Grand Imam of Al-Azhar Ahmed Al-Tayeb started a reconciliation dialogue session between conflicting tribes after arriving to Aswan on Saturday.
His visit comes after a deadly tribal conflict between the tribes of Bani Hilal and Daboudya earlier this month claimed the lives of 26 people and left dozens injured.
State-run MENA reported that Al-Tayeb’s delegation includes Minister of Religious Endowment Mokhtar Gomaa, several high level Al-Azhar officials, scholars and preachers.
The delegation was received in Aswan by the governor, Mostafa Yousry. Al-Tayeb’s scheduled reconciliation efforts come after the two tribes agreed to a three day truce on 7 April.
After a week of disruption, schools have resumed on Saturday; however, only a small number of students showed up, fearing that the clashes may continue, state-run television reported. It was announced a week earlier that schools in the area were closed due to the violence.
The deadly clashes, which involved gun battles, reportedly erupted after a fight between two students on 2 April. Although the events surrounding the incident remain unclear, the fight allegedly started because of sexual harassment. The ensuing violence extended over days, and previous reconciliation efforts and police intervention failed to quell the tribal bloodshed.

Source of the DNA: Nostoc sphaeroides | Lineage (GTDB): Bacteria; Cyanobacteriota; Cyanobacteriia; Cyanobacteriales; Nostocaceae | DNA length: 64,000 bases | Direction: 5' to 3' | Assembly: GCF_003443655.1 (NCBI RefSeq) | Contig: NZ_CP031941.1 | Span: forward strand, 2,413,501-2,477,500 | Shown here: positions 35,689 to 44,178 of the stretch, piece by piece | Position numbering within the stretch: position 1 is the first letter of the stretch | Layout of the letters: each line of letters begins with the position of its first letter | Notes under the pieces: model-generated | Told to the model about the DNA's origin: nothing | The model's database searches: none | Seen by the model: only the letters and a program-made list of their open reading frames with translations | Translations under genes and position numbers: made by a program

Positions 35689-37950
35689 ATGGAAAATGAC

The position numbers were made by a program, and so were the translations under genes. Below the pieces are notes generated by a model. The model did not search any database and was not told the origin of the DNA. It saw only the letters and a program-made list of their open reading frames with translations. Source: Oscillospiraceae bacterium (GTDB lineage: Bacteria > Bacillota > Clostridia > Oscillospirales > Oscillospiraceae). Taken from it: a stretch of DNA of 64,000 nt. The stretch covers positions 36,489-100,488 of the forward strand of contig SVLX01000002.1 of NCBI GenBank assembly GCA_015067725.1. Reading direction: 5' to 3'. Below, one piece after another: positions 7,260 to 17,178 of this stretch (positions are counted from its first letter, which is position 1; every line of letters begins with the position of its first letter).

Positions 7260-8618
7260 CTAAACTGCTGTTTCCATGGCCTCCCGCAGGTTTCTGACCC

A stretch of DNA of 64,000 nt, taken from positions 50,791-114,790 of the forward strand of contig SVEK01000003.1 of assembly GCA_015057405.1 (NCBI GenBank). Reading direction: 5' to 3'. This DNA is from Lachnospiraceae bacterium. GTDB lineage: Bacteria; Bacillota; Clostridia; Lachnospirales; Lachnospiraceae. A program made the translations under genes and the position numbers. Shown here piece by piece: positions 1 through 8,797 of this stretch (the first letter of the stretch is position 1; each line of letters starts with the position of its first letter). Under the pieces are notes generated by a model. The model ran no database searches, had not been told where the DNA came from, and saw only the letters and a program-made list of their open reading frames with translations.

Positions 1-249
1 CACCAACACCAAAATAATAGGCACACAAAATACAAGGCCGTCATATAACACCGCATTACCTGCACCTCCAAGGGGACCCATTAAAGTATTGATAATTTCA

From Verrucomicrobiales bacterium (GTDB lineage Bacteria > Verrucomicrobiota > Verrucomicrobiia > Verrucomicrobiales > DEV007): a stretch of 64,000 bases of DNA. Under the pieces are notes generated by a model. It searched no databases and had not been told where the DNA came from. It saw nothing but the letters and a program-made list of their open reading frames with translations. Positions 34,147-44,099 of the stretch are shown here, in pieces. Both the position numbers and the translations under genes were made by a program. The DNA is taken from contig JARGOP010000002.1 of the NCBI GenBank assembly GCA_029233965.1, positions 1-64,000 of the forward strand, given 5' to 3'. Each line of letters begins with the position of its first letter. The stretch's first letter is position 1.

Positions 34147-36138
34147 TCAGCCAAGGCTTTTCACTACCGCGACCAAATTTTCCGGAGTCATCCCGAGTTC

Security forces have arrested 14 suspects, the Ministry of Interior said on Friday. Last Sunday, after renewed clashes, the ministry announced that it had arrested several members of the Bani Hilal tribe who were allegedly involved in the clashes.
Al-Tayeb’s visit follows that of Prime Minister Ibrahim Mehleb and Minister of Interior Mohamed Ibrahim, who travelled to Aswan on 5 April “to follow events on the ground” and called for reconciliation to end the violence. Although the Ministry of Interior had sent reinforcements on the same day, this did not put an end to the violence, as clashes erupted once again the next day.
Army spokesman Colonel Ahmed Ali released a statement Saturday claiming that there were “signs of the involvement of elements of the Muslim Brotherhood in the strife between the two tribes”.